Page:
Investors hold back, await European bankers’ meeting

NEW YORK – Blue-chip stocks finished slightly higher Wednesday, with Wall Street unwilling to make major moves ahead of a European Central Bank meeting Thursday.

“The pattern has been, especially in Europe, that doing something is a heck of a lot better than doing nothing. They’ve stated their intentions clearly and now it’s time to act,” said Alan Skrainka, chief investment officer at Cornerstone Wealth Management.

Trading in a narrow range, the Dow Jones industrial average rose 11.54 points, or 0.1 percent, to close at 13,047.48. The S&P 500 index declined by 1.5 points, or 0.1 percent, to 1,403.44. The Nasdaq composite retreated 5.79 points, or 0.2 percent, to finish at 3,069.27.

S&P 500-component FedEx Corp., viewed as an economic bellwether because it ships goods around the globe, saw its stock slide 2 percent after it reduced its profit outlook.

Producers of corn syrup file new suit in sweetener fight

NEW YORK – The battle of the sweeteners keeps getting stickier.

The nation’s biggest producers of high-fructose corn syrup are countersuing the Sugar Association, saying the group misleads consumers by suggesting its sweetener is to blame for obesity and other health issues.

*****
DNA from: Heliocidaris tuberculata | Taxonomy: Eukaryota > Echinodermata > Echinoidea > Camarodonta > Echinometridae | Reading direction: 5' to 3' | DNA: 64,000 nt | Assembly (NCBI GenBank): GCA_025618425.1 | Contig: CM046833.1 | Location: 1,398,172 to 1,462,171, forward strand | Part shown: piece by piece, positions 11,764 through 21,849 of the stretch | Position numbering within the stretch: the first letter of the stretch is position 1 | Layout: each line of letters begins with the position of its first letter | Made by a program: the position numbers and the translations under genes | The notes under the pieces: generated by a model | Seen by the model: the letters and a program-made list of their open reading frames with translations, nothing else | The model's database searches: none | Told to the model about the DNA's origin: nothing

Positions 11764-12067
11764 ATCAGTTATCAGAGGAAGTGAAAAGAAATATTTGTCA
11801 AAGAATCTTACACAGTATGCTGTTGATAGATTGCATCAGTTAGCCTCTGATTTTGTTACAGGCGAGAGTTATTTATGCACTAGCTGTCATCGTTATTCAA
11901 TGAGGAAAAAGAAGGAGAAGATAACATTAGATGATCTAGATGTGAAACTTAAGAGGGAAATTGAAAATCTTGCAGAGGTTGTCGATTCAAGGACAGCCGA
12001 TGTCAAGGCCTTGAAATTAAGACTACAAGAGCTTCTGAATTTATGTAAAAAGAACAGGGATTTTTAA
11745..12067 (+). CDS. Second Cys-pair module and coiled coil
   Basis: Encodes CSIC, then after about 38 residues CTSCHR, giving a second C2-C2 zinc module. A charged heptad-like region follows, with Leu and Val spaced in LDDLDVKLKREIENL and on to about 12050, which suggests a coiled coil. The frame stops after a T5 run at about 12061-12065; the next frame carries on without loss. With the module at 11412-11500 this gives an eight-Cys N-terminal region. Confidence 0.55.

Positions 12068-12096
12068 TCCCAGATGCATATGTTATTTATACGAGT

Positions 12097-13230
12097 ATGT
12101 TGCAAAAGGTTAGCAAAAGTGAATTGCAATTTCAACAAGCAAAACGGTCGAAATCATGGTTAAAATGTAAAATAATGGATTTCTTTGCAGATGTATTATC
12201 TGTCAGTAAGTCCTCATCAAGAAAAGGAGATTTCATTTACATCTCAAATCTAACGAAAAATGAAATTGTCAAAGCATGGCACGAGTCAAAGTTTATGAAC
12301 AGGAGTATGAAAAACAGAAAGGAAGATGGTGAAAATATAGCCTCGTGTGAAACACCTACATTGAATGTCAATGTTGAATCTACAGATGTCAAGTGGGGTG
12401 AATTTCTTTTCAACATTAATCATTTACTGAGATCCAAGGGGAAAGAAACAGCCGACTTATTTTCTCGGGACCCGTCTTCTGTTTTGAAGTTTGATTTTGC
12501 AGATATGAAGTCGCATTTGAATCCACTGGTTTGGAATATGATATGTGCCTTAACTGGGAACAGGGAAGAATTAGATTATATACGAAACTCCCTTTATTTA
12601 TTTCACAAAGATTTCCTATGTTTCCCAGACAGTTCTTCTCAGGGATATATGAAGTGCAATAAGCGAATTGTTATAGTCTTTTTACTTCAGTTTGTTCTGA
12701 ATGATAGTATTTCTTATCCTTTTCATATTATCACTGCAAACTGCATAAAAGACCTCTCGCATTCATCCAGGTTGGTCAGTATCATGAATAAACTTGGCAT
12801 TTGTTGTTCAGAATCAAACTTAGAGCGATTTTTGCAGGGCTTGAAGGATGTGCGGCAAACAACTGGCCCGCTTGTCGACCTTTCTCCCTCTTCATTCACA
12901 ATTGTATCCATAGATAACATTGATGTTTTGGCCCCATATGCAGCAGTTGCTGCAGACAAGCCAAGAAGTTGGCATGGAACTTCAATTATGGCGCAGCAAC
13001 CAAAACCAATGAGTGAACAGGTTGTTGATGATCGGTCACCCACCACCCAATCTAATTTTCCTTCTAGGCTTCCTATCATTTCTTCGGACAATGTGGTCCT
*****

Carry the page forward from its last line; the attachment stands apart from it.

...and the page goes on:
The claim filed Tuesday is in response to a lawsuit filed last year that accuses corn syrup makers of what it calls false advertising.

The Corn Refiners Association had been running a marketing campaign stating that its syrup is actually a form of sugar and has the same nutritional value as the white, granular table sugar that consumers are familiar with. It has called the Sugar Association’s lawsuit a “silencing campaign” against its efforts to educate consumers. 

Realtors: U.S. homes selling much faster than a year ago

LOS ANGELES – U.S. homes are taking less time to sell than a year ago, reflecting more buyer demand and fewer bank-owned homes and other properties available for sale in some markets.

The National Association of Realtors said Wednesday that the median time a previously occupied home was listed for sale shrank in July to 69 days. That’s down from 98 days in the same month last year.

One-third of the homes purchased in July were on the market for less than a month, while one in five was on the market for at least six months. A home’s median time on the market has been declining steadily since January, the trade group said.